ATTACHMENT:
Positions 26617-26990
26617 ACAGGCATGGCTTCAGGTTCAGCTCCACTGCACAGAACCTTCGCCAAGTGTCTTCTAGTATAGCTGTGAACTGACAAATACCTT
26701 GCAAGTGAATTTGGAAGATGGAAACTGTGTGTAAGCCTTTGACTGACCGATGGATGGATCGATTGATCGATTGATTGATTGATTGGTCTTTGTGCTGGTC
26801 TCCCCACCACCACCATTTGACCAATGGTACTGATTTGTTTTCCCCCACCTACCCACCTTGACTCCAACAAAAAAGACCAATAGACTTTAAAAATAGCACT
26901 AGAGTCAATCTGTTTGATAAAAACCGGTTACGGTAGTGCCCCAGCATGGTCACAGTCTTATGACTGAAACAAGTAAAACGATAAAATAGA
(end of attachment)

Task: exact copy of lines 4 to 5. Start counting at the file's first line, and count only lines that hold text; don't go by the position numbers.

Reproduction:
26801 TCCCCACCACCACCATTTGACCAATGGTACTGATTTGTTTTCCCCCACCTACCCACCTTGACTCCAACAAAAAAGACCAATAGACTTTAAAAATAGCACT
26901 AGAGTCAATCTGTTTGATAAAAACCGGTTACGGTAGTGCCCCAGCATGGTCACAGTCTTATGACTGAAACAAGTAAAACGATAAAATAGA